So let's be honest with voters: we can save 80 lives per year on SMART at a cost of several billion pounds.....or we can use the same money into (insert your favourite cause eg NHS operations, wind turbines, lower taxes). There are many more effective things that can be done.

2 years ago @ http://www.conservativ... - Meghan Gallacher: Scot... · 1 reply · +1 points

Let's hope that the author persuades the government to empower and respect local authorities in England as well. The system is already pro-developer and short term thinking. It takes a lot of local grassroots activity and Council opposition to derail a professional developer. The result is the explosion of Mc Mansions onto greenfield sites all across the South Coast certainly - very much against the alleged agenda of more housing for ordinary people in brownfield sites

2 years ago @ http://www.conservativ... - Amanda Milling: Covid ... · 0 replies · +1 points

Given the way Local Council's have been excluded from things like Test'n'Trace and so much power picked up by Westminster, It will not be surprising if the Conservatives get a bloody nose locally in May.

The local govt in my area has a much better reputation for competence than the central govt given all the U turns, confused messaging and, frankly, smell of 'just call my mate' corruption on PPI contracts and appointments.

2 years ago @ http://www.conservativ... - Gimson, Gimson, Gimson... · 0 replies · +1 points

The success of vaccines has been subsidiarity - the right level of control for the task done. Centralised development and purchase of the vaccine, largely decentralised execution of the jab. PPI and Test'nTrace have been disasters precisely because they remained centralised. Locally-led Test'nTrace has been much cheaper and more successful.

Central govt, "the man in Wesminster", is too far away - even when there are competent ministers running the show. With many of the current mob........!

2 years ago @ http://www.conservativ... - Cladding removal means... · 0 replies · +1 points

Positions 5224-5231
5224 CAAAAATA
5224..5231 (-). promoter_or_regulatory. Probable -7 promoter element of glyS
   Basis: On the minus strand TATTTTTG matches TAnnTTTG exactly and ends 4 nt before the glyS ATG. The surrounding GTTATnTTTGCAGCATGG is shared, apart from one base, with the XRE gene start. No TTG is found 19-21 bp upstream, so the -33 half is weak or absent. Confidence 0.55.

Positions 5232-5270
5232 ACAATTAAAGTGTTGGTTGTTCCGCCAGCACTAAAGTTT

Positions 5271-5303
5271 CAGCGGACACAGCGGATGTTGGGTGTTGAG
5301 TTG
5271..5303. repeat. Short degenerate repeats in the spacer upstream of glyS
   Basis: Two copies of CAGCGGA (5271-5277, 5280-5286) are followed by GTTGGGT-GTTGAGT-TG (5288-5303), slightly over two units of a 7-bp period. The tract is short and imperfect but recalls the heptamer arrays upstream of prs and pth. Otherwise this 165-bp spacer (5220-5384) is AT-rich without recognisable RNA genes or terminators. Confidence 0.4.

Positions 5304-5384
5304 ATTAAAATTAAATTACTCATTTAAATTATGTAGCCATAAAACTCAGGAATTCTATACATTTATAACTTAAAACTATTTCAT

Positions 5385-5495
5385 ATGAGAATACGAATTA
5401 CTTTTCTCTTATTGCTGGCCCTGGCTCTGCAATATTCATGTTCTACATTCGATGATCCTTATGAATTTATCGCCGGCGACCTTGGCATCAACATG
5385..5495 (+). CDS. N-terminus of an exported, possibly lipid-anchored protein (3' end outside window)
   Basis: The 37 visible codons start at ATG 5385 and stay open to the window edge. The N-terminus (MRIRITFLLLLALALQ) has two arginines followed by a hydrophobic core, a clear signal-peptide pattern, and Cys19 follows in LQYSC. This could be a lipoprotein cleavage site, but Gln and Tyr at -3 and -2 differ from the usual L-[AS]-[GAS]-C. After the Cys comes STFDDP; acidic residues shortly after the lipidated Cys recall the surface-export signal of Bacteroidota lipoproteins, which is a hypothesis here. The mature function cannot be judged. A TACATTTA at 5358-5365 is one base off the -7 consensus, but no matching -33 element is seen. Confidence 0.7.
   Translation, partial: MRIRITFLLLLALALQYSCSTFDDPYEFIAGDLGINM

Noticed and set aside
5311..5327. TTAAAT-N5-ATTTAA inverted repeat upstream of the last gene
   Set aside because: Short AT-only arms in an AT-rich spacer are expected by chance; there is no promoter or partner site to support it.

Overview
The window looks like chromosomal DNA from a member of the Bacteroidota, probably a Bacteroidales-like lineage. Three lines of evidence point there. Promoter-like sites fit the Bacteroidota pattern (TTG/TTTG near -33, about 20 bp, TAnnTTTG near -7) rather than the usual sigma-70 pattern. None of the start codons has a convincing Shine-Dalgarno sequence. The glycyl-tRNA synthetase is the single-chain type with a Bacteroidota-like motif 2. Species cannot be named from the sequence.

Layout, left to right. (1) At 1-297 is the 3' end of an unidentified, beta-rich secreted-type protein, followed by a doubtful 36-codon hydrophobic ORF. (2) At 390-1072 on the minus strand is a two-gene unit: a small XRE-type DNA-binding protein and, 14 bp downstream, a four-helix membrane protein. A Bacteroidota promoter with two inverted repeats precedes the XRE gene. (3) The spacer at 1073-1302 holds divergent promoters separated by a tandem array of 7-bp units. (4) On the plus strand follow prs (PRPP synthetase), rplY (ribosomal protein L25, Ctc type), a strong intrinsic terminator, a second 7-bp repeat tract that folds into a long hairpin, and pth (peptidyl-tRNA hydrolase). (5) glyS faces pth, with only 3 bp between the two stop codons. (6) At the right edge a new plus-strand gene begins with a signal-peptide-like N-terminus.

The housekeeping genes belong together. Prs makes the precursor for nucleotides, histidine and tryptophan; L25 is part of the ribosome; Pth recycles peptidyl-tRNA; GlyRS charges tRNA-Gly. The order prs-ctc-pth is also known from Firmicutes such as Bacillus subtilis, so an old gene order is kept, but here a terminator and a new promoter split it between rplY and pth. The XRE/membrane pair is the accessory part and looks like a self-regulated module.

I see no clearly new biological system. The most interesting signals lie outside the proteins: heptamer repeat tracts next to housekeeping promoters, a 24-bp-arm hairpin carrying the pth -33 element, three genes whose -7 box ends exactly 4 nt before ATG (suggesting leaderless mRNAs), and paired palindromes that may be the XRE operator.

Sprinklers sound an outstanding idea if the cost/benefit is so strong here. A genuinely out of the box solution that could bring resolution very quickly - and the right type of pragmatic thinking. At the end of the day 72 people died at Grenfell (I believe). A tragedy for the people involved but not for the country. Some 10,000 die every week. If it costs £10Bn to resolve that is £138Mn/death; the NHS used to work on a QALY of £30K. Money spent on this is not spent on other less glamourous life saving things - cleaner buses to drop air pollution in London which probably kills more every year. We are lost to headlines and weak leaders afraid to talk uncomfortable common sense to people.

External adders on 2 sides of a building for lower properties and / or waivers might be enough on lower properties. If people feel uncomfortable with the risk, they can get a guaranteed sale to a govt controlled company and compensated for the estimated market difference (less £10,000 to avoid moral hazard).

Other funds can be created from a windfall tax on the property's developers (or their controlling interest in the many cases of shell companies for tax reasons!). All leaseholders face a £10,000 charge that limits their exposure but avoids a moral hazard. Building owners face a similar charge / flat affected.

Net solutions are at hand - it requires govt and focus will to push it through. Very few will be happy but progress and resolution needs to be made. Low calibre ministers like Jennrick need to be forced to lead and act.

2 years ago @ http://www.conservativ... - Robin Millar: The Shar... · 0 replies · +1 points

From article...."For most people, Cardiff feels as distant as Westminster." I live in a regional city in England and feel very distanced from real influence. Local government - Tory, Labour and Lib Dem - has been systematically weakened for at least 40 years. Look at the local level of tax take; the Council tax is far less in real terms than rates used to be. Yet local political action has far more effect on people's lives day to day.

Real "levelling up" requires more than just extra cash. It requires a less colonial culture by London to let local people and institutions make decisions about their own towns and cities which means letting go of the central control over the purse strings (and all that patronage).

I would love to "take back control" but find I have to overthrow London as well Brussels to achieve it.